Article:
Leaving Auschwitz

I’ve heard people say that you can’t grasp the magnitude of the horrors perpetrated at Auschwitz until you have been there.

I visited today and I can confirm that what people say is true. In fact I don’t think I can comprehend it even now, after a three hour guided tour. It may be further beyond me now than it was yesterday.

The word ‘extermination’ was used frequently. I don’t like the word because in a way it seems to legitimise the Nazi view of Jews and others as a sub-human pest to be eradicated. ‘Death’ was also common – death walk, death barrack, and so on. But death sounds clean and natural, and there was nothing clean or natural about the death camps.

The only word that seems right to me at this moment is murder. And what I witnessed today was the gruesome evidence of the industrialisation of murder. And that inevitably leads us to ask many questions of why?

I’ve tried, in my less than adequate way, to answer the question of evil in previous posts, for example Is That All There Is. I can’t add anything new to that debate, I just want to briefly reflect on what the knowledge and experience of evil does to us.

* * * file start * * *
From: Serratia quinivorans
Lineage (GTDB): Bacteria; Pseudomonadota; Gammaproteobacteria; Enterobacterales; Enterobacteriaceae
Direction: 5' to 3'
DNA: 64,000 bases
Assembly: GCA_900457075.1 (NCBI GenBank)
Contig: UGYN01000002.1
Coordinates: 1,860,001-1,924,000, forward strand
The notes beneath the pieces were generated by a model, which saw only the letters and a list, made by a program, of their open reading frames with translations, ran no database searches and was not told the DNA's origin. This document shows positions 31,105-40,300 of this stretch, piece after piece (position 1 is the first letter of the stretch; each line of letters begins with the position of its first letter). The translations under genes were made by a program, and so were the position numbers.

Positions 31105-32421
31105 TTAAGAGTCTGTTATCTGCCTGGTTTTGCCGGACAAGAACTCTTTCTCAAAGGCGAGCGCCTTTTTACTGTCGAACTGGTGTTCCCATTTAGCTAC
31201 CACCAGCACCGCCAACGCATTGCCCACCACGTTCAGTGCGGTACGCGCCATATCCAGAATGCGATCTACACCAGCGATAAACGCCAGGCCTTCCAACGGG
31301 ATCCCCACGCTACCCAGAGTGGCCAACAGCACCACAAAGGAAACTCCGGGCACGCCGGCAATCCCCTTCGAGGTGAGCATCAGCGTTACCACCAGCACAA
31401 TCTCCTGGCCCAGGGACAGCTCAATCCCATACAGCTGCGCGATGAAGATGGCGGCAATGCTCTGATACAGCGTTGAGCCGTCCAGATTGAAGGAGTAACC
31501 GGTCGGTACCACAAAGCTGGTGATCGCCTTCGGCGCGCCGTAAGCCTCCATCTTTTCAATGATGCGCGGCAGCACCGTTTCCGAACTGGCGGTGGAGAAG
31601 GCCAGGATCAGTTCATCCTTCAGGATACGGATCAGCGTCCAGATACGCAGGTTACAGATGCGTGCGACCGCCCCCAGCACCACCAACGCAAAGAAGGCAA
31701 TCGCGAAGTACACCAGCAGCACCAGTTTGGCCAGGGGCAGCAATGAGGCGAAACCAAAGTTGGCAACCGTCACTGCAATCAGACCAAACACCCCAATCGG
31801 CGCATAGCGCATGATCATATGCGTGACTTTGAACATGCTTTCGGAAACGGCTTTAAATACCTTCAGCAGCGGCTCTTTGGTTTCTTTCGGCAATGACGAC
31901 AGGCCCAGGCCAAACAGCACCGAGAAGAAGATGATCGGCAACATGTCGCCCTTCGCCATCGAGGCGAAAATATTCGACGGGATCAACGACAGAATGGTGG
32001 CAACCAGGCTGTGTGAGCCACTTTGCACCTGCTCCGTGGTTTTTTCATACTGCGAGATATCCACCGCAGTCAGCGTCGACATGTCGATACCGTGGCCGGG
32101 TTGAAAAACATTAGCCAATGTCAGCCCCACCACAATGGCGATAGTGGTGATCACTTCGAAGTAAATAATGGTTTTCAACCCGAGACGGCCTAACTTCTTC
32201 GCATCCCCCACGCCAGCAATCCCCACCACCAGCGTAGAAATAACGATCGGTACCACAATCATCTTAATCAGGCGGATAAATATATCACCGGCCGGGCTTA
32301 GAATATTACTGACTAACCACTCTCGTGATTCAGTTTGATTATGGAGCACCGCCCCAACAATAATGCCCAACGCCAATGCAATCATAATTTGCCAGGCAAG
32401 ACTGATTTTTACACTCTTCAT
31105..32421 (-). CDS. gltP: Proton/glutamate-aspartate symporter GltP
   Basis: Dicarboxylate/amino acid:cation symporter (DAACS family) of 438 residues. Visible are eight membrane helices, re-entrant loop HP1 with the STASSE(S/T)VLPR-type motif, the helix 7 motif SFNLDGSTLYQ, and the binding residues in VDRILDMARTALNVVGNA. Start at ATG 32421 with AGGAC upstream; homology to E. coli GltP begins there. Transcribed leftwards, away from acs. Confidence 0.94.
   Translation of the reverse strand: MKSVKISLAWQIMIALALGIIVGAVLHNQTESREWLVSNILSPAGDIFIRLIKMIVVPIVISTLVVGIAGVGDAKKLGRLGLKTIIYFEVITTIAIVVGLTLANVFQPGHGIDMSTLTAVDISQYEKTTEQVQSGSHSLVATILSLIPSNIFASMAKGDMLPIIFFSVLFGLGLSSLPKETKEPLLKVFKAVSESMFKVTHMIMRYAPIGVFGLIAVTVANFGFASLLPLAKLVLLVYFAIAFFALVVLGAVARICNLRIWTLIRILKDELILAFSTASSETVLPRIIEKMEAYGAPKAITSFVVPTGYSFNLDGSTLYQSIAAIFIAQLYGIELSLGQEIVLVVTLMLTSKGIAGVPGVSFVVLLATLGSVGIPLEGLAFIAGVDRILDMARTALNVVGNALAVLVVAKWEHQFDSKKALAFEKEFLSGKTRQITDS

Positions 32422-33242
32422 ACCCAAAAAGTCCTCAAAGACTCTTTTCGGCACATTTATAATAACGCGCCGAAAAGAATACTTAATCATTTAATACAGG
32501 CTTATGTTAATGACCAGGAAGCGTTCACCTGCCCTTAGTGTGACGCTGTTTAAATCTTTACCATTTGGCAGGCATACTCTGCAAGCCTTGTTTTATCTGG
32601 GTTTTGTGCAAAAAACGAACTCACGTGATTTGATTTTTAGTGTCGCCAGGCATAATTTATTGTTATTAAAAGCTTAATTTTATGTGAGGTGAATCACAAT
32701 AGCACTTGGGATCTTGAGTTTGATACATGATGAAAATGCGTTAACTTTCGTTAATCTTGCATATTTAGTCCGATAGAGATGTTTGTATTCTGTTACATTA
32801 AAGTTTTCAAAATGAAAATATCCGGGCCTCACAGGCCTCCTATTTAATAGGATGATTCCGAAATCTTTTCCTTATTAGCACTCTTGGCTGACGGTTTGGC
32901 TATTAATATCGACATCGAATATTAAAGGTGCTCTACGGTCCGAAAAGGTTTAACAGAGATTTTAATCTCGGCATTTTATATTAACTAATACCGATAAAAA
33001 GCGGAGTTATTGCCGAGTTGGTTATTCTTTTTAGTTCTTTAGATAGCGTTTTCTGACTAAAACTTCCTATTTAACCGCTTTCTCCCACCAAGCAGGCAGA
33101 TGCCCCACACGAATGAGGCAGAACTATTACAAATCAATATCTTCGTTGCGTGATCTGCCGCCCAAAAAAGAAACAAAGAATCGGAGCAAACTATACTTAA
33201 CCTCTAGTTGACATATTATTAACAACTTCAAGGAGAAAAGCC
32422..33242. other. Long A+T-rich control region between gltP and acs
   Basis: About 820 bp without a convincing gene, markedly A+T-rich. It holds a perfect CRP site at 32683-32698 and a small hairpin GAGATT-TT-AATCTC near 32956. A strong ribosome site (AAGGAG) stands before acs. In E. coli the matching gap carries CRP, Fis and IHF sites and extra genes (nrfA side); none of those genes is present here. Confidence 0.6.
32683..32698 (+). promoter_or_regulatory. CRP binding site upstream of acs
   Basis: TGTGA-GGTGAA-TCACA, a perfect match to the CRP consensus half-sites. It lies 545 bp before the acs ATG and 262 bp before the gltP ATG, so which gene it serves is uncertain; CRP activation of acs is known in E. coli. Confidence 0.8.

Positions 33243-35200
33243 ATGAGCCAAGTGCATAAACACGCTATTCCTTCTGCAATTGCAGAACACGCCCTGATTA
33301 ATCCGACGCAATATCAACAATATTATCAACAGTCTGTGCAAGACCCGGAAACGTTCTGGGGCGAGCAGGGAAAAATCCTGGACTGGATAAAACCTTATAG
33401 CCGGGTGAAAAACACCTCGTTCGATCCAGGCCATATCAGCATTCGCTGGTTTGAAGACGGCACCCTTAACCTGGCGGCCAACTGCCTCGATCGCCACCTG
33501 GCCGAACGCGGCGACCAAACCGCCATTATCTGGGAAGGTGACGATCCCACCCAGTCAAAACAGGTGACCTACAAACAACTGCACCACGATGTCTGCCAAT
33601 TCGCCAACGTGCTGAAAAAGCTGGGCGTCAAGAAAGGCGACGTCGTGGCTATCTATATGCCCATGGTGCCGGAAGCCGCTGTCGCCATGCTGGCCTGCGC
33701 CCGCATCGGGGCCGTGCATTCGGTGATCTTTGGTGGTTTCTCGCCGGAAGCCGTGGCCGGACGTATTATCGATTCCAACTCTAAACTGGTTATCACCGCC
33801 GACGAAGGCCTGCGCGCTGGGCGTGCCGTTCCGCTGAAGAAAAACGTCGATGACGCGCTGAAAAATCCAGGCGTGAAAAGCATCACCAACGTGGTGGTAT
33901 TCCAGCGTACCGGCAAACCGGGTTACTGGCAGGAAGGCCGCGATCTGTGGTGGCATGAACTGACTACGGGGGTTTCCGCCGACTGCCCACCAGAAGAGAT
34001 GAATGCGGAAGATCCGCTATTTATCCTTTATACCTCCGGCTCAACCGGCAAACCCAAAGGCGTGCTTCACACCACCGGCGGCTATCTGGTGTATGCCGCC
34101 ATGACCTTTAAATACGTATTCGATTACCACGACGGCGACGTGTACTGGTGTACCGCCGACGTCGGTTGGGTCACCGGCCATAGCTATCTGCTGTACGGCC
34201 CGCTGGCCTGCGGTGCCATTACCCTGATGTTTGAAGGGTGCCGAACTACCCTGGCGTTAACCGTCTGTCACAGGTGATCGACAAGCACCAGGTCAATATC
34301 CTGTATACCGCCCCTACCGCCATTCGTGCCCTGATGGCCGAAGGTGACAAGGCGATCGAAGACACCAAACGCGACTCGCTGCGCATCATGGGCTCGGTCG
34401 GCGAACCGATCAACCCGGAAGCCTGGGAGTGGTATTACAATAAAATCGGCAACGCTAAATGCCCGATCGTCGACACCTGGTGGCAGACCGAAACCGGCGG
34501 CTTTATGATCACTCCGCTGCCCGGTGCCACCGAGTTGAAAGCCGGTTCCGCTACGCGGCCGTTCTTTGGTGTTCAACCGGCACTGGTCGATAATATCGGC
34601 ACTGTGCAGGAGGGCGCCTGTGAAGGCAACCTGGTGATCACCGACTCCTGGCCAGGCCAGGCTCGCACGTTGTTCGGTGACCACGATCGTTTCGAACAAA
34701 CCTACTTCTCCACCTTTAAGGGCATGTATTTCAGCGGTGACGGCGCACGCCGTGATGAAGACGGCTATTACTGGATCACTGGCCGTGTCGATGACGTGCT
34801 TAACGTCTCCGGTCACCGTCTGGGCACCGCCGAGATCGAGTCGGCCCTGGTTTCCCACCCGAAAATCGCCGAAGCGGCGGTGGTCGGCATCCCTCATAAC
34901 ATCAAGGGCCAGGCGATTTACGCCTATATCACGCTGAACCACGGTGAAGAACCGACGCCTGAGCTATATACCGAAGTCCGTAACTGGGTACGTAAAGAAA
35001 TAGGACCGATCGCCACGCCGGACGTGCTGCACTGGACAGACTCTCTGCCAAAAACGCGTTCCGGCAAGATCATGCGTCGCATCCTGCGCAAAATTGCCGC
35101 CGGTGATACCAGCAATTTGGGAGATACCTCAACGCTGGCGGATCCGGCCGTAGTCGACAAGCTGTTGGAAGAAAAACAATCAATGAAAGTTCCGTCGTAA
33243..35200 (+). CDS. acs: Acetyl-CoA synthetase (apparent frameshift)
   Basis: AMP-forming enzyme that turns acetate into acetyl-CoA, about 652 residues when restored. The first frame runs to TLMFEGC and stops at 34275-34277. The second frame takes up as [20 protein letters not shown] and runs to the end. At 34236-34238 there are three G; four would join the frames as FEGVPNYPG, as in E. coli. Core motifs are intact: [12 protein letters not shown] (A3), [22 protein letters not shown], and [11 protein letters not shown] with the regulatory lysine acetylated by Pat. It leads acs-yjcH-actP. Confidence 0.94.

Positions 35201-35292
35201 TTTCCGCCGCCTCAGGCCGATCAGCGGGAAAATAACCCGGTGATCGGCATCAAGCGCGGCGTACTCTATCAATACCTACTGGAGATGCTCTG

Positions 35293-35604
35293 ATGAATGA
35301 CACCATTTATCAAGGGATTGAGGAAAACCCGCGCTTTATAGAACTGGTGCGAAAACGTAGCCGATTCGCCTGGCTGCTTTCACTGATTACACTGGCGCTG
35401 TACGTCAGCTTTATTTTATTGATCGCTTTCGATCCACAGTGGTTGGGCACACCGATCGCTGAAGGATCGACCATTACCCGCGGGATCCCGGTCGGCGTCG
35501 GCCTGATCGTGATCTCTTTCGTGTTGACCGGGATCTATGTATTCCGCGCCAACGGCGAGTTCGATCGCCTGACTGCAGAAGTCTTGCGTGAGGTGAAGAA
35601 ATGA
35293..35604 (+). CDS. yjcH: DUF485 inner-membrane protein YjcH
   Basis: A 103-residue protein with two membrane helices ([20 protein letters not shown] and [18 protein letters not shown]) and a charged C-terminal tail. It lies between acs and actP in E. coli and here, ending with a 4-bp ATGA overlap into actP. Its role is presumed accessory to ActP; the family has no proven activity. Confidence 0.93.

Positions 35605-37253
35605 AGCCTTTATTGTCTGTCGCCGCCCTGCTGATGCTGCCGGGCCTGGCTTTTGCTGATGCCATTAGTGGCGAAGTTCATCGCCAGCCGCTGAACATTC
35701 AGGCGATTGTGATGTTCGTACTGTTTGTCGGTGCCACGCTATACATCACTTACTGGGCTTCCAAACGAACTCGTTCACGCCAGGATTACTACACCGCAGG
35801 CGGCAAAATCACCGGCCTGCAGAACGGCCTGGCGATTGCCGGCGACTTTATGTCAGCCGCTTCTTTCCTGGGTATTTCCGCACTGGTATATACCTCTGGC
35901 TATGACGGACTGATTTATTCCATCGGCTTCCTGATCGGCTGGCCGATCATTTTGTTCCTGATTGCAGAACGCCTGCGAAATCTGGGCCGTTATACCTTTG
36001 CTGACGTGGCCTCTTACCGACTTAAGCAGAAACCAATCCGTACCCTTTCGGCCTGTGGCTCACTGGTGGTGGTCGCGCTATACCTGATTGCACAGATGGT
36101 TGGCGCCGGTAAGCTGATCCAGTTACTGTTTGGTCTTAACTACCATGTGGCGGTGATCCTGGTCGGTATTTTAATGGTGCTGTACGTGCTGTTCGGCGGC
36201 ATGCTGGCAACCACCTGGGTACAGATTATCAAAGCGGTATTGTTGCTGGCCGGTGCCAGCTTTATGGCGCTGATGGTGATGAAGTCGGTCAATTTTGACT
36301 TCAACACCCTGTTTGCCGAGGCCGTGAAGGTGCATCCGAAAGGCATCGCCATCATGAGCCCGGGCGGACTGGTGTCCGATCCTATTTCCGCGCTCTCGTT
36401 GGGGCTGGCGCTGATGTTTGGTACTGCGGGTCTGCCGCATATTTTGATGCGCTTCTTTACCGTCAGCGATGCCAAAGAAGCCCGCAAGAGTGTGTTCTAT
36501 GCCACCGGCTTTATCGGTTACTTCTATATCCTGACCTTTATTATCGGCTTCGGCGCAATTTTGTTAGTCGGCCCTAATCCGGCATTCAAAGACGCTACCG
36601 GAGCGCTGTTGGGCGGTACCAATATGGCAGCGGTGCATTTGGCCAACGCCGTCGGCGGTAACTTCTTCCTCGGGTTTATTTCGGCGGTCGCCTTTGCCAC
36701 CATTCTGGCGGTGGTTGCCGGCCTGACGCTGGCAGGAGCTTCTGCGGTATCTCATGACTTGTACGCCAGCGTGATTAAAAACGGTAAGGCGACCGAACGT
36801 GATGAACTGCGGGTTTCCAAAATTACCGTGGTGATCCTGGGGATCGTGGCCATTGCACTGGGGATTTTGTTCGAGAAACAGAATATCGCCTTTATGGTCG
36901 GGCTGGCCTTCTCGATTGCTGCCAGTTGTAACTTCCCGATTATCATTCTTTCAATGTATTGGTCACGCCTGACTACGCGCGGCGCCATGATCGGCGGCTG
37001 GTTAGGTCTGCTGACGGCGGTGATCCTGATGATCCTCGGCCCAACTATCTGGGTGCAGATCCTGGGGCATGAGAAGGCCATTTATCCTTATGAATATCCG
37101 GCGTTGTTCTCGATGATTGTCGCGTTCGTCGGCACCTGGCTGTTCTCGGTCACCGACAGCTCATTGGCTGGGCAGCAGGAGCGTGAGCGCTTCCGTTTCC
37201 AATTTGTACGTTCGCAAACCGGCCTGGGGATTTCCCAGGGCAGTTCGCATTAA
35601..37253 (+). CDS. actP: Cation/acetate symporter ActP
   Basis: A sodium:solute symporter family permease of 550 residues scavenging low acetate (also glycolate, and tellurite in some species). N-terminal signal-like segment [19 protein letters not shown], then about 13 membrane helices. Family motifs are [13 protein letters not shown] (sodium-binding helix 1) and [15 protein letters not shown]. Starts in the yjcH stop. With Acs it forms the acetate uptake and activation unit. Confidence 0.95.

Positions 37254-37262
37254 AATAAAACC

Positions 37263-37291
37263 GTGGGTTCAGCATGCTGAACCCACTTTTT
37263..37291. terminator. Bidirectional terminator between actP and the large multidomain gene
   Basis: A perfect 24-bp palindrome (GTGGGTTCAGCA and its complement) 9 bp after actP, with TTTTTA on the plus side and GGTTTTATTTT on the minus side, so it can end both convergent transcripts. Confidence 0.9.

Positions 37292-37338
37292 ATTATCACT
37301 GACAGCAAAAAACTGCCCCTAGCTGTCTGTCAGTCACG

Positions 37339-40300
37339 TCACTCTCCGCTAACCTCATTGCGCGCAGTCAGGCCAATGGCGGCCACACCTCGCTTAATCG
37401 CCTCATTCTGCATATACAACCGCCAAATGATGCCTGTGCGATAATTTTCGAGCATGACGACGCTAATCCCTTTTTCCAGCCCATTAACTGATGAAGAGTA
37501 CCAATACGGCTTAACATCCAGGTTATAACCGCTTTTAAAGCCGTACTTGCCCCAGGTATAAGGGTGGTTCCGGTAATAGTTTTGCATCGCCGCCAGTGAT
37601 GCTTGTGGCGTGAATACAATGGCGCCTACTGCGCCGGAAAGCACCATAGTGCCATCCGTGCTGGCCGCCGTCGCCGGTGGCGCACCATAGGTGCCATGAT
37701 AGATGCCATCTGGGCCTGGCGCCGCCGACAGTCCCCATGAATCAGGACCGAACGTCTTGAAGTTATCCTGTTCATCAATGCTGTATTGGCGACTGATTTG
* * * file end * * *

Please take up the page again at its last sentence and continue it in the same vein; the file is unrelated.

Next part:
I don’t think it leaves anyone unmoved. It either draws you closer to God, or further away. For me, the critical moment was when I entered the ‘Hair Room’. I felt my heart break, weighed down by sorrow and compassion for those poor (mostly) women. And as I was drawn closer to them and their memory, I also found myself drawn closer to God, who created them, and who loved each one of them more than I can imagine.

I think there’s something very profound connecting the suffering of the Jews in the Holocaust and the suffering of Christ on the Cross. They are not the same thing, and I don’t have words to describe the connection I feel. I just know that there is a deep, deep significance in what I saw today, that somehow magnifies the life of every one of the murdered millions, and also magnifies the love of Christ for each one of them, and for each one of us.